Membership or subscription businesses can be extremely valuable. Consider your mobile service company for example. It probably has millions of customers paying it every month for service. As a result, monthly revenues are consistent and profits are high.
While some businesses such as health clubs are naturally structured as membership programs with customers paying monthly, virtually any business could add a membership component to its model. For example, customers of a hardware store might pay a monthly fee for special discounts, extended store hours or access to training programs. Likewise, a manufacturer could establish a program whereby it ships customers a predetermined amount of new product each month.
While establishing a membership business can be great, the key is to make sure it’s successful. To do this, you must track and improve the most important key performance indicators (KPIs) for membership businesses. These KPIs are as follows:
Current Member Count/Number of Subscribers: In general, the more members paying you, the better. So, while this metric is fairly basic, knowing what it is and publicly displaying it to your team can ensure everyone focuses on improving it.
One of my clients shows this figure on a big screen television in his office. Along with the real-time membership count, he shows the change in membership versus last month and last year.
Number of Members Added/Dropped: While your overall membership may be increasing, that doesn’t mean all members are staying. That’s why in addition to assessing your total member count, you should review how many new members have joined and how many members canceled each week or month.
The goal is to not only add members, but limit member cancellations. Constantly replenishing your membership base requires costly and ongoing marketing efforts that deplete your profits.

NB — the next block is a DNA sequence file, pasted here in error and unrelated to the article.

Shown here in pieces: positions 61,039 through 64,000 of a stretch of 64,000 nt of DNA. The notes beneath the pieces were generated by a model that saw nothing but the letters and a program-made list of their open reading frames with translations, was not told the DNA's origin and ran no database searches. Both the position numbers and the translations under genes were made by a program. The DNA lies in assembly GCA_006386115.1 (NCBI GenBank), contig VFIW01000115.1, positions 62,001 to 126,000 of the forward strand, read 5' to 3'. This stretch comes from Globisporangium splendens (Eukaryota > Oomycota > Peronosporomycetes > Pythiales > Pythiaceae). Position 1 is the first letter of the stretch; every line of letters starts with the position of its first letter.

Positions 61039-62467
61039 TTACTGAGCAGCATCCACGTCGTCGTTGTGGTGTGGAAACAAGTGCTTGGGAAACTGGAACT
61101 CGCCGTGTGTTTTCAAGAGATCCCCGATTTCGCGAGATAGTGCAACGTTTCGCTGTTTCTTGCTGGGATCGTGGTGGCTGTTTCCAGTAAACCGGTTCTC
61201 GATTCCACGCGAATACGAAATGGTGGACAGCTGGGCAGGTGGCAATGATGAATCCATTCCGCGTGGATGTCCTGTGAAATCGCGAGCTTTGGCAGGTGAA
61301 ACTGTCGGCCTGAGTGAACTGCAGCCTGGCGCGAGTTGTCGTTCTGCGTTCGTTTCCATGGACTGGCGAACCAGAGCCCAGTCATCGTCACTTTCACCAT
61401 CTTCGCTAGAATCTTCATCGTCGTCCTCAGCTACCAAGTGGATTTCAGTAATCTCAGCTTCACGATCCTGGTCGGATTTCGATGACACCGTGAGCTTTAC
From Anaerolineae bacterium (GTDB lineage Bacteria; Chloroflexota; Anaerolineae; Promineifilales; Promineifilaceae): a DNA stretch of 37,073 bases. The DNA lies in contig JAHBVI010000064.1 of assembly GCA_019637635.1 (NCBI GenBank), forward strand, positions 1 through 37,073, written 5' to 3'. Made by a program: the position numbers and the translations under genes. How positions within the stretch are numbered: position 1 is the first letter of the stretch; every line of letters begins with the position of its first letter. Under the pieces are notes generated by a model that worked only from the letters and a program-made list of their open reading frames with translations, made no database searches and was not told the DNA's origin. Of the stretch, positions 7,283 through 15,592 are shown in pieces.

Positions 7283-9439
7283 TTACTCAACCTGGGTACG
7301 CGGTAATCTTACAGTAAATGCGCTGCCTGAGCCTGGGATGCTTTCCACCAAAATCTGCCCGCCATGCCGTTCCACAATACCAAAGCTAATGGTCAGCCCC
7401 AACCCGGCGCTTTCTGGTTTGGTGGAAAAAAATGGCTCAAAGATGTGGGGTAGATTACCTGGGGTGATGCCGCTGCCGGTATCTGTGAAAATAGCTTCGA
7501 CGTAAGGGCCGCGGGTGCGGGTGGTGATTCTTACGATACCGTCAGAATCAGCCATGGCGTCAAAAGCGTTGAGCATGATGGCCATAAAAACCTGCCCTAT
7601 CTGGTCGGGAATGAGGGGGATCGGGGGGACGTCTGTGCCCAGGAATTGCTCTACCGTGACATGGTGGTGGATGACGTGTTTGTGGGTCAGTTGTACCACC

Member Churn Rate: This is the percentage rate at which members cancel from your service. This is important because it shows the scale of your cancellations. For example, having 100 members cancel one month can be devastating if your program only has 200 members. Conversely, if you have 10,000 members, this 1 percent monthly churn rate might be acceptable.
One client of mine assessed his monthly churn rate over the past 12 months. He then set a company-wide goal to decrease this rate. The team rallied behind the goal, decreasing the rate and growing monthly profits by 42 percent.
Average Subscription Length: This KPI digs further into your lost customers by determining their average subscription length. When members pay monthly, as is most common, the longer they stay as members, the more revenue and profits you generate.
One of my clients noticed a huge drop-off in members after five months. Knowing this, he implemented a tactic to fix it. Just before the period where most members canceled, he told members they would be getting a surprise bonus the following month. The majority of members stayed because they were curious and excited to get their bonus. The bonus was a small gift, and it resulted in a three-month increase in average membership.
Lifetime Membership Value: The lifetime value of each of your members, in terms of both revenues and profits, is one of your most important metrics. Your goal is to maximize your lifetime member value. Also, when you understand your average lifetime profit per member, you can optimize your advertising.
For example, for one client, we calculated her lifetime profit per member to be $384 dollars. By setting a desired advertising return on investment of 100 percent, she knew she could spend $192 to acquire each new member. This guided her advertising spend and dramatically improved her results.
You can’t improve performance if you can’t measure it. So, measure these KPIs in your membership business, and start increasing your profits today.
The author is an Entrepreneur contributor. The opinions expressed are those of the writer.
Dave Lavinsky is the co-founder of Growthink, a Los Angeles-based consulting firm that helps entrepreneurs identify and pursue new opportunities, develop business plans, raise capital and build growth strategies. He also is the author of Start at The End (Wiley, 2012).